Albert Mohler’s Prayer for Barack Obama

Albert Mohler is President of Southern Baptist Seminary in Louisville. I believe he prayed this on the day of the inauguration.  I’m just putting it out there:

Our Father, Lord of all creation, Father of our Lord Jesus Christ:  We pray today with a sense of special urgency and responsibility.  We come before you to pray for our new President, Barack Obama, and for all those in this new administration who now assume roles of such high responsibility.

We know that you and you alone are sovereign; that you rule over all, and that you alone are able to keep and defend us.  We know that our times are in your hands, and that “the king’s heart is like channels of water in the hand of the Lord” [Proverbs 21:1].  Our confidence is in you and in you alone.  We come before you as a people who acknowledge our constant need for your provision, wisdom, and protection.

Father, we pray today for Barack Obama as he takes office as President of the United States.  We pray that you will show the glory of your name in our times and in these days, confounding the wisdom of the wise, thwarting the plans of the arrogant, and vindicating those who do justice and practice righteousness.

Father, we pray with thanksgiving for the gift of government and the grace of civic order.  Thank you for giving us rulers and for knowing our need for laws and and ordered life together.  Thank you for this nation and the blessings we know as its citizens.  Thank you for freedoms unprecedented in human history.  We understand that these freedoms come with unprecedented opportunities.

Lord, we pray with thanksgiving for the joy and celebration reflected on millions of faces who never expected to look to the President of the United States and see a person who looks like themselves.  Father, thank you for preserving this nation to the moment when an African-American citizen will take the oath of office and become our President.  Thank you for the hope this has given to so many, the pride emerging in hearts that had known no such hope, and the pride that comes to a people who have experienced such pain at the hands of fellow citizens, simply because of the color of their skin.  Father, we rejoice in every elderly face that reflects such long-sought satisfaction and in every young face that expresses such unrestrained joy.  May this become an open door for a vision of race and human dignity that reflects your glory in our differences, and not our corruption of your gift.

Father, protect this president, we pray.  We pray that you will surround this president and his family, along with all our leaders, with your protection and sustenance.  May he be protected from evil acts and evil intentions, and may his family be protected from all evil and harm.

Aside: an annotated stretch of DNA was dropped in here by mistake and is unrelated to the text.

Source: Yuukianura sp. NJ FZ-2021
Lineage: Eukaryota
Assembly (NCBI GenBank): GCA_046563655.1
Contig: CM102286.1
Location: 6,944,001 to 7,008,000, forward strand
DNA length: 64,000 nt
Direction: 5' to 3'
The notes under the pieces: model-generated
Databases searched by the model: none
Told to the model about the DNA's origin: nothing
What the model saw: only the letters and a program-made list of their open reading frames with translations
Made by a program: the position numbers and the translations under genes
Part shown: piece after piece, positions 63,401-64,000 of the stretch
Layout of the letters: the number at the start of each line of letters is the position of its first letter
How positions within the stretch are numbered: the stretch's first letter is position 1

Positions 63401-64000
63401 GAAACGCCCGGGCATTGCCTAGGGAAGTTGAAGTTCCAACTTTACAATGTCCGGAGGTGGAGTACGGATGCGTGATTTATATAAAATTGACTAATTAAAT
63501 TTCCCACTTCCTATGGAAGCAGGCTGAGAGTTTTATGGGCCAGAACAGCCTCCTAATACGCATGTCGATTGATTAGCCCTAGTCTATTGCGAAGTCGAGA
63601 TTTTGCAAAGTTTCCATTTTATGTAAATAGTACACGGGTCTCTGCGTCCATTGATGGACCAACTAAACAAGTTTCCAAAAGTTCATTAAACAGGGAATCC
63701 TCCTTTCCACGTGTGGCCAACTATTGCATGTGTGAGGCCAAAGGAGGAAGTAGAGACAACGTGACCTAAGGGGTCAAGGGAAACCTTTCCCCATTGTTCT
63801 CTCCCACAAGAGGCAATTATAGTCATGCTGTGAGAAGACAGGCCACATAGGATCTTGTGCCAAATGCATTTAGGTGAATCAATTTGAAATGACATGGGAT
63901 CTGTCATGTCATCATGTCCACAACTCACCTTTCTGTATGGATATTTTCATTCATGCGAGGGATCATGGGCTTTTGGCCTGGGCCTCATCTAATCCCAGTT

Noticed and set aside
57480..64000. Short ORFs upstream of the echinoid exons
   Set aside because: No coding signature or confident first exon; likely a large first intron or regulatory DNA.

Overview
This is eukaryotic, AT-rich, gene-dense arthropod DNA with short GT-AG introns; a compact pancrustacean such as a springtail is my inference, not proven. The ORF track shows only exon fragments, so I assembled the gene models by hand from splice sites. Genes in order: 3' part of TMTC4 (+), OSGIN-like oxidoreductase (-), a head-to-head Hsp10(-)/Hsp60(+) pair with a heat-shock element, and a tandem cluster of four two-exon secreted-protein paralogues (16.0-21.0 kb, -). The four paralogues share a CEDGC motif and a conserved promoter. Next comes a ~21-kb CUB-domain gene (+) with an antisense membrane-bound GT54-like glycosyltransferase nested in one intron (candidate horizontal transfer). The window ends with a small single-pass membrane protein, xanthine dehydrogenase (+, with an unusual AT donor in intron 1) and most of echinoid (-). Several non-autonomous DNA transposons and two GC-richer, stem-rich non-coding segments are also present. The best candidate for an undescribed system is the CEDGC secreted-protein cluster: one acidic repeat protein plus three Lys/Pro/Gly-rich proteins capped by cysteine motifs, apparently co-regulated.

We pray that the Obama family will be drawn together as they move into the White House, and that they will know great joy in their family life.  We are thankful for the example Barack and Michelle Obama have set as parents.  Father, protect those precious girls in every way — including the protection of their hearts as they see their father often criticized and as he is away from them on business of state.  May their years in the White House bring them all even closer together.

Read the entire text here.  It’s a great prayer.  I hope Mohler would pray the same prayer in 2016.

HT: Get Religion blog.

*The Atlantic* Asks: “Why is Trump suddenly talking about God?”

Here is a taste of writer David Graham’s piece:

Donald Trump is finding religion. Or at least, religion is finding its way into his remarks and his campaign’s rhetoric to an unprecedented extent.

On Thursday, the president celebrated the National Day of Prayer at the White House, and he said the Almighty had helped him persevere through the ordeal of Special Counsel Robert Mueller’s investigation.

“People say, ‘How do you get through that whole stuff? How do you get through those witch hunts and everything else?’” Trump said, turning to Vice President Pence. “And you know what we do, Mike? We just do it, right? And we think about God.”

In a variation on his claims about a “war on Christmas,” Trump also claimed that Americans are referring to the Divine more frequently.

“One of the things that Mike and I were discussing just a little while ago—people are so proud to be using that beautiful word, God, and they’re using the word God again, and they’re not hiding from it,” he said. “They’re not being told to take it down, and they’re not saying we can’t honor God. In God we trust. So important.”

Read the entire piece here.

A few quick thoughts on this piece and Thursday’s National Day of Prayer in general

  1. Trump is talking about God because he is required to do so at the National Prayer Breakfast.  This is a day to keep his conservative evangelical base in line.
  2. I disagree with Graham about the “unprecedented extent” in which Trump is now talking about God. He’s been doing this since the campaign.  There is little about what he said on Thursday that is new.  He has been throwing bones to the court evangelicals and their followers since 2015.  This, of course, is all chronicled in Believe Me: The Evangelical Road to Donald Trump.
  3. Actually, if you compare what Trump said about God on Thursday with what Barack Obama said at national prayer breakfasts during his administration you will find that Obama’s remarks are deeper, more profound, and more seriously Christian than Trump’s. It is true that Obama did not always give the National Day of Prayer the kind of attention that Trump gives it, but Obama did offer statements about prayer and religious freedom that, at least to me, seem more fitting for a president of the United States.